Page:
Focused Market


Laos Country Profile

1. Profile

2. Economy & Industry

Laos' economy is heavily dependent on capital-intensive natural resource exports. The economy has benefited from high-profile foreign direct investment in hydropower dams along the Mekong River, copper and gold mining, logging, and construction.

Economic growth averaged more than 6% per year in the period 1988-2008, and Laos' growth has more recently been amongst the fastest in Asia, averaging more than 7% per year for most of the last decade.

Main sectors of industry: tin and gypsum mining, timber, electric power, agricultural processing, construction, garments, tourism. Agriculture accounts for about 20% of GDP and 73% of total employment.

3. FDI Attraction

Foreign Direct Investment​




FDI Inward Flow (million USD)




FDI Stock (million USD)




Number of Greenfield Investments*




Value of Greenfield Investments (million USD)




Source: UNCTAD - Latest available data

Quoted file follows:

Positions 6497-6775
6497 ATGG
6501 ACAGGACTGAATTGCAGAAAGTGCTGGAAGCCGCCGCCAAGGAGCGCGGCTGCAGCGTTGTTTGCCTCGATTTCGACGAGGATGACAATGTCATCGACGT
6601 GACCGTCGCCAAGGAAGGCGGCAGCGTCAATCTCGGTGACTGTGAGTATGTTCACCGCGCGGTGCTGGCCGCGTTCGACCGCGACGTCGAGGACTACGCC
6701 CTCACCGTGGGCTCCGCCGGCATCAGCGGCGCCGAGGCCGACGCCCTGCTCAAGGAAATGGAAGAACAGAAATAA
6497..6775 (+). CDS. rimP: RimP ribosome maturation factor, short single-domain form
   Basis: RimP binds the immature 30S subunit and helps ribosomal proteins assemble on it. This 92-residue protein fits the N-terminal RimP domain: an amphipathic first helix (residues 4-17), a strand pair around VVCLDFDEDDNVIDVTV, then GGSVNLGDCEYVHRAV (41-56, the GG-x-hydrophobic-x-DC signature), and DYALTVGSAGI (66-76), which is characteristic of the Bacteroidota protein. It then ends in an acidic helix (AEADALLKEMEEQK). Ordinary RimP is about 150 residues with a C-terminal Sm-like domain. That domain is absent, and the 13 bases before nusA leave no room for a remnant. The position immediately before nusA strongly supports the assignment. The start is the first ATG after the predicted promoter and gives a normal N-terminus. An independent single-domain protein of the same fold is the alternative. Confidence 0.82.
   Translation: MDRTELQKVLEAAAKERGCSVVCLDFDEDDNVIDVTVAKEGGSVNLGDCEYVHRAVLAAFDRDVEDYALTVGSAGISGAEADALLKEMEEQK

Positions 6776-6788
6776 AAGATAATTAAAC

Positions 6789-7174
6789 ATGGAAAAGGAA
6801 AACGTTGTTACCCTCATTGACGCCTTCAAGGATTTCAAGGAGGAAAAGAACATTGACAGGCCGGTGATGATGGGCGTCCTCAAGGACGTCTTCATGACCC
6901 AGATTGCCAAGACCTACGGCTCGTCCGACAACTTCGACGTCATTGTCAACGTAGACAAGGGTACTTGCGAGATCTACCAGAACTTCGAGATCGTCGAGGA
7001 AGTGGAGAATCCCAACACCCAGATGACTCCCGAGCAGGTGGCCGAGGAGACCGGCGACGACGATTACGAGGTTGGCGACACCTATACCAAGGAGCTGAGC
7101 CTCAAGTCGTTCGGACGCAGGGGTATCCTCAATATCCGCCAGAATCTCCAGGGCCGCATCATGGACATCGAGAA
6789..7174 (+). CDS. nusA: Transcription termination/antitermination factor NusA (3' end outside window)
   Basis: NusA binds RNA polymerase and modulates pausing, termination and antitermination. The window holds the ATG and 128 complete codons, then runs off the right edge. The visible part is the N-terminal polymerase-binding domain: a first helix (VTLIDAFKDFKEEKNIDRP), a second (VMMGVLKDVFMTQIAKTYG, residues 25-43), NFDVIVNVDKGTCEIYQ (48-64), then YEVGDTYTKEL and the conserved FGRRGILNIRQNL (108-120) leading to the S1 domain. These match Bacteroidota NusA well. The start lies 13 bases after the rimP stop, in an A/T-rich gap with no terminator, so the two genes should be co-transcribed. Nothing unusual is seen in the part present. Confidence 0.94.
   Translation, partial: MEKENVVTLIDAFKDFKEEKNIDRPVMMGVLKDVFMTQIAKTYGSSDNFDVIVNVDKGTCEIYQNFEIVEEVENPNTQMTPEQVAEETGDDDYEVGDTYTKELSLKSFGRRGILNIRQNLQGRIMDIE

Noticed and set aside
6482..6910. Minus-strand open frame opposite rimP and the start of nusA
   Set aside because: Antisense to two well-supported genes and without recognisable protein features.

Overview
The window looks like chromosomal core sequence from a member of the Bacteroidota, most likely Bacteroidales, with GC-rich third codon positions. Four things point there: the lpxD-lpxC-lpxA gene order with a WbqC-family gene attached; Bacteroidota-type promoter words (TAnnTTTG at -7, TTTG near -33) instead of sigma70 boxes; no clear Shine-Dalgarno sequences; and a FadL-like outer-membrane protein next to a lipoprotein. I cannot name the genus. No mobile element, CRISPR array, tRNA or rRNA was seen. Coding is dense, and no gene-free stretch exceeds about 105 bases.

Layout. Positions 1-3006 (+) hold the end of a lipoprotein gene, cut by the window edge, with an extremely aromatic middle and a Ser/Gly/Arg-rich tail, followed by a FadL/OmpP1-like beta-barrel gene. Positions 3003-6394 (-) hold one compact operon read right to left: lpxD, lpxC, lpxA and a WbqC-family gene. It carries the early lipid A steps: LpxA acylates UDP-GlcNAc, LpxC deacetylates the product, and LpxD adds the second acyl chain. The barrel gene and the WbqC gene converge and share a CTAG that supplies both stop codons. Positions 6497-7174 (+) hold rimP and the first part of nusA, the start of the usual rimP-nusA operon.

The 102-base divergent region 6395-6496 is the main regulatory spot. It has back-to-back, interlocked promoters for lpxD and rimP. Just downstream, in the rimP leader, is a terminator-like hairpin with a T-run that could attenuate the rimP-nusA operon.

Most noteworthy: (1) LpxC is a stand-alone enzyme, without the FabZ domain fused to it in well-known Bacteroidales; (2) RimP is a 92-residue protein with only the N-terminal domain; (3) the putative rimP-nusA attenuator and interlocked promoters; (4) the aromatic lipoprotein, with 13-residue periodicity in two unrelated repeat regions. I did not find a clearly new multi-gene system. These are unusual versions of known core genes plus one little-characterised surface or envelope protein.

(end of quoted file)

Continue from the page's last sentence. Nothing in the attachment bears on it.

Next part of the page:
Projects in the areas of hydraulic energy production and the exploitation of mining resources represent around 80% of the foreign investment accumulated over the last ten years. Transportation infrastructure, tourism, and large agroforestry projects are also attracting new investors.

The main investing countries in Laos are large neighbors such as China, Thailand, and Vietnam, but also France and Japan.

4. Export & Import:

Laos's Top Exports in 2019:
    • Mineral fuels, mineral oils, bituminous substances; mineral waxes
    • Ores, slag and ash

Laos's Top Imports in 2019:
    • Mineral fuels, mineral oils, bituminous substances; mineral waxes

Data Source from

5. Infrastructure:

Laos remains a country with an underdeveloped infrastructure, particularly in rural areas. It has a basic, but improving, road system, and limited external and internal land-line telecommunications. Electricity is available to 83% of the population.

Telecommunication as an infrastructure in Laos is slowly gaining momentum. Laos has seen countless reforms and progress of telecommunications as an infrastructure to draw the attention of foreign investors.
In 2017, infrastructure in Laos continued to improve. The World Bank signed a $25 million agreement to stabilize roads through maintenance. The new Lao PDR Road Sector II Project is part of the country’s national program to build climate-resilient roads and infrastructure.